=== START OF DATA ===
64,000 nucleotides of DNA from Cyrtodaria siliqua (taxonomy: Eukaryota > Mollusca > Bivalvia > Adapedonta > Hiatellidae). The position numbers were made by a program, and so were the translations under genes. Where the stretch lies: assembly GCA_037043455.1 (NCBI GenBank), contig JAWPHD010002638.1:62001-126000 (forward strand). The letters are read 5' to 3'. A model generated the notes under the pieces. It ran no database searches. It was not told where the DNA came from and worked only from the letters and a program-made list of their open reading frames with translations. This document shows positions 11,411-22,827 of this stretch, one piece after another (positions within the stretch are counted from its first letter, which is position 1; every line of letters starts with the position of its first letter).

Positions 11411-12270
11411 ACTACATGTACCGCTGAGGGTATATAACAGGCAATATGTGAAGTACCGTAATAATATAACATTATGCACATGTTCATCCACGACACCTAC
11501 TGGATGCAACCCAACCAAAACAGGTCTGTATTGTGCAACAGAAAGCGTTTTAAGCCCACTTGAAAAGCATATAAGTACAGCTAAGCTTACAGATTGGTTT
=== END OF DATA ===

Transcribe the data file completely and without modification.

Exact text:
64,000 nucleotides of DNA from Cyrtodaria siliqua (taxonomy: Eukaryota > Mollusca > Bivalvia > Adapedonta > Hiatellidae). The position numbers were made by a program, and so were the translations under genes. Where the stretch lies: assembly GCA_037043455.1 (NCBI GenBank), contig JAWPHD010002638.1:62001-126000 (forward strand). The letters are read 5' to 3'. A model generated the notes under the pieces. It ran no database searches. It was not told where the DNA came from and worked only from the letters and a program-made list of their open reading frames with translations. This document shows positions 11,411-22,827 of this stretch, one piece after another (positions within the stretch are counted from its first letter, which is position 1; every line of letters starts with the position of its first letter).

Positions 11411-12270
11411 ACTACATGTACCGCTGAGGGTATATAACAGGCAATATGTGAAGTACCGTAATAATATAACATTATGCACATGTTCATCCACGACACCTAC
11501 TGGATGCAACCCAACCAAAACAGGTCTGTATTGTGCAACAGAAAGCGTTTTAAGCCCACTTGAAAAGCATATAAGTACAGCTAAGCTTACAGATTGGTTT